Colin showed me Belfast. He showed me the Orange day parade, the cruel ironies of the city, the tough streetwise ways of the people, the way people walked, the way they spoke, the way it all wieved itself into a distinctive tapestry of identity and, in a couple days with him, I felt like a man without a history. I felt no kinship with Liverpool or Cheshire. I could say very little about them by comparison...though I liked the Liverpudlian sense of humor.

I fitted into no community, no church, no belief system. I felt inspired by nature and troubled by history. I could never be English. I have touched down in England over the years for a few days....after forays in hot California deserts and after weathering a cold winter in Eastern Europe, and I see how my body is celtic. It is attuned perfectly with the green, green grass of England. It is part of the rain and the leaves and the rivers of blood that go back centuries. Yet, I am not English.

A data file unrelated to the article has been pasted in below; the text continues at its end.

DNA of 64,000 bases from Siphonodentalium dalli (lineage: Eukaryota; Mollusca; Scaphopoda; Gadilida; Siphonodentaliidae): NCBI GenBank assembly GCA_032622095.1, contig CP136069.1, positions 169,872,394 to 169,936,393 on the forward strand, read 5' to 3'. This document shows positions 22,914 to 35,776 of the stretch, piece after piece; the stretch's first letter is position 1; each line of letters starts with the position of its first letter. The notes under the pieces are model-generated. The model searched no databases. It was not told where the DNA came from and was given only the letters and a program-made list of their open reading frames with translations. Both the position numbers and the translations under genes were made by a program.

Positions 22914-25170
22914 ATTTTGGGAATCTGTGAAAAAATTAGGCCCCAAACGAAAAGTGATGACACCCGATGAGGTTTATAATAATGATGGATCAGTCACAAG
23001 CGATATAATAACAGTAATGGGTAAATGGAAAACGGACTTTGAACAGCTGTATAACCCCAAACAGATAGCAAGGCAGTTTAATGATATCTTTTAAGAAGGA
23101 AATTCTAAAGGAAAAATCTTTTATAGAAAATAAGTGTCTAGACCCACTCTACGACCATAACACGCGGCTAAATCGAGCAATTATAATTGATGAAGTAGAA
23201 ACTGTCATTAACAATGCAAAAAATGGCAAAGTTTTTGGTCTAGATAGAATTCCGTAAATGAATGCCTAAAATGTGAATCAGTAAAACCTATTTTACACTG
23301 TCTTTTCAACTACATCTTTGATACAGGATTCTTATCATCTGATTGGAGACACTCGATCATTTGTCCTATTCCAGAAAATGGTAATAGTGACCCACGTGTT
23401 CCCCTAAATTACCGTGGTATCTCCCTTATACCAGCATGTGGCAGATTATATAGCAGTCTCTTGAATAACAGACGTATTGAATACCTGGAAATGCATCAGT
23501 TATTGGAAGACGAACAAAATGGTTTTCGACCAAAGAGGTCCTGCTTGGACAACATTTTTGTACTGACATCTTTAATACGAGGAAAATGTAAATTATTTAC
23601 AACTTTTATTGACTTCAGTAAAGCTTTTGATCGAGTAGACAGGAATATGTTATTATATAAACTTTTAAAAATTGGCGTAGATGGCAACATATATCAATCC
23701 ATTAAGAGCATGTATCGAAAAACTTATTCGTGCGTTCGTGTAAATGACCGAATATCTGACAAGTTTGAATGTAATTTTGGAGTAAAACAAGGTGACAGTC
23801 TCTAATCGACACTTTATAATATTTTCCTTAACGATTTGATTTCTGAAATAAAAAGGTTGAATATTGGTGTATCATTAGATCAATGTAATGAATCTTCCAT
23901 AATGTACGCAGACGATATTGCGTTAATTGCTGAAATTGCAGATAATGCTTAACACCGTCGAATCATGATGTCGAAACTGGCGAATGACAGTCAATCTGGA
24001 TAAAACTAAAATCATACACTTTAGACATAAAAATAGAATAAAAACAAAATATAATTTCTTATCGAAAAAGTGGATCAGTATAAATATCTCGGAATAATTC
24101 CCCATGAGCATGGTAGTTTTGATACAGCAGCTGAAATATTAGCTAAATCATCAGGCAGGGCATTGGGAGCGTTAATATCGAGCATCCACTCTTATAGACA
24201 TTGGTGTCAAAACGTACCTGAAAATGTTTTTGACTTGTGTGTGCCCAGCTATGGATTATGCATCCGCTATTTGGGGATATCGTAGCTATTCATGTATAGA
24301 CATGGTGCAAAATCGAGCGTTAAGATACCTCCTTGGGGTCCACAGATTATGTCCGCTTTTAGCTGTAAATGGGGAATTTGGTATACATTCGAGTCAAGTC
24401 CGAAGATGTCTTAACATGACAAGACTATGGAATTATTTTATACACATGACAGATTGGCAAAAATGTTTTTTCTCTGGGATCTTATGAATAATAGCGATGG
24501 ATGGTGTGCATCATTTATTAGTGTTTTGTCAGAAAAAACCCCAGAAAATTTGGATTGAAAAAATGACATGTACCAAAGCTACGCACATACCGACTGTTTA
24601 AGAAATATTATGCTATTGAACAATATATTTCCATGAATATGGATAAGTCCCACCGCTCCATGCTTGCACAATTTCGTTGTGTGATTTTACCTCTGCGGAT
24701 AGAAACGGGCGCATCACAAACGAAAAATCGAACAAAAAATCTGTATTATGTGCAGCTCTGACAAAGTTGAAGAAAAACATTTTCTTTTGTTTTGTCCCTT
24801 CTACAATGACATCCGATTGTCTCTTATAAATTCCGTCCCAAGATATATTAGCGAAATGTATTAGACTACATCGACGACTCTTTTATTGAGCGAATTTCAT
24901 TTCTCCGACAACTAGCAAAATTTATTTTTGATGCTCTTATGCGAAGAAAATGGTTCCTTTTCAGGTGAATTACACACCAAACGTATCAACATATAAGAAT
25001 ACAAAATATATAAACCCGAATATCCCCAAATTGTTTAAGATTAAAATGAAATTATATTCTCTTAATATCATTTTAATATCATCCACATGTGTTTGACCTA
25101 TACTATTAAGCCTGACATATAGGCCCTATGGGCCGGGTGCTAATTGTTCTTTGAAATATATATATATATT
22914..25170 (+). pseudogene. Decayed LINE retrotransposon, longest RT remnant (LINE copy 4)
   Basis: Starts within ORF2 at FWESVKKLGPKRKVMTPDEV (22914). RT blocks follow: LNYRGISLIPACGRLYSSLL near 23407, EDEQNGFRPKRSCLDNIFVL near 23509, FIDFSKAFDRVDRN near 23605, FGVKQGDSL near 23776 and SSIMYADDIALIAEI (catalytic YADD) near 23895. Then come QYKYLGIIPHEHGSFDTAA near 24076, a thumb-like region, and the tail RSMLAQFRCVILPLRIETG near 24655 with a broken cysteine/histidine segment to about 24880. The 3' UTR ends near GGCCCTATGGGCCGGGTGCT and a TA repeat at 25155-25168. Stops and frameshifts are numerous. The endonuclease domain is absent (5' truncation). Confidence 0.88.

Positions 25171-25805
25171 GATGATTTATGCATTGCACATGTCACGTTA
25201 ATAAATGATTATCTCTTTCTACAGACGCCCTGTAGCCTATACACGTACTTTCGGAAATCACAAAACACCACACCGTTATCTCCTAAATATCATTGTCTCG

At the bar in Seoul, the Korean American dancer talked about dancing....about how difficult it is to dance with a partner. How you must let go and let boundaries dissolve. She talked about how identity is a question that has captivated her her whole life. Raised as an Amercian, but always something other at the same time. And now as I travel through the dark night, above and through the clouds....I am reflecting on who I am. An Englishman who is not quite English, who is something other.

I discovered the writings of Jiddu Krishnamurti when I was in my early twenties. He was not long dead. I heard him say "truth is a pathless land"...those words rose from the page and hit me between the eyes. He said that man lives in a nightmare world of images which he pastes together into identities... that the world is busy talking, talking, talking... but that very, very few actuallly communicate. I heard him say that identity was our downfall. And, like Colin, who once said to me on a glacier in Iceland. - "Nathan, you would hate the army, it is all about rules. Rules that have no meaning in your life." (I was musing about what army life might be like...)...what he said resonated and made sense.